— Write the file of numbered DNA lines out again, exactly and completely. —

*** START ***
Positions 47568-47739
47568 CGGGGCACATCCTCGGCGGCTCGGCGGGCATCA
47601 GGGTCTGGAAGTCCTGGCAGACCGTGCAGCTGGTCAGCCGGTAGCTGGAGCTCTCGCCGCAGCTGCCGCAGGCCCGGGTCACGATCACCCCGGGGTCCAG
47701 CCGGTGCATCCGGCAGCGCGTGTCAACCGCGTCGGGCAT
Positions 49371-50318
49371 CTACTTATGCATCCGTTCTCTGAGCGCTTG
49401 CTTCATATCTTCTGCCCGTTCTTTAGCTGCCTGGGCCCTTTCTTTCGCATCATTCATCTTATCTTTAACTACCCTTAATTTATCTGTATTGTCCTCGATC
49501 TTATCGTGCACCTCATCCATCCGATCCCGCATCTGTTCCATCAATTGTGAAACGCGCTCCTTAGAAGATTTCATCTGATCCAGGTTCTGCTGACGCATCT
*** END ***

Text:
Positions 47568-47739
47568 CGGGGCACATCCTCGGCGGCTCGGCGGGCATCA
47601 GGGTCTGGAAGTCCTGGCAGACCGTGCAGCTGGTCAGCCGGTAGCTGGAGCTCTCGCCGCAGCTGCCGCAGGCCCGGGTCACGATCACCCCGGGGTCCAG
47701 CCGGTGCATCCGGCAGCGCGTGTCAACCGCGTCGGGCAT
Positions 49371-50318
49371 CTACTTATGCATCCGTTCTCTGAGCGCTTG
49401 CTTCATATCTTCTGCCCGTTCTTTAGCTGCCTGGGCCCTTTCTTTCGCATCATTCATCTTATCTTTAACTACCCTTAATTTATCTGTATTGTCCTCGATC
49501 TTATCGTGCACCTCATCCATCCGATCCCGCATCTGTTCCATCAATTGTGAAACGCGCTCCTTAGAAGATTTCATCTGATCCAGGTTCTGCTGACGCATCT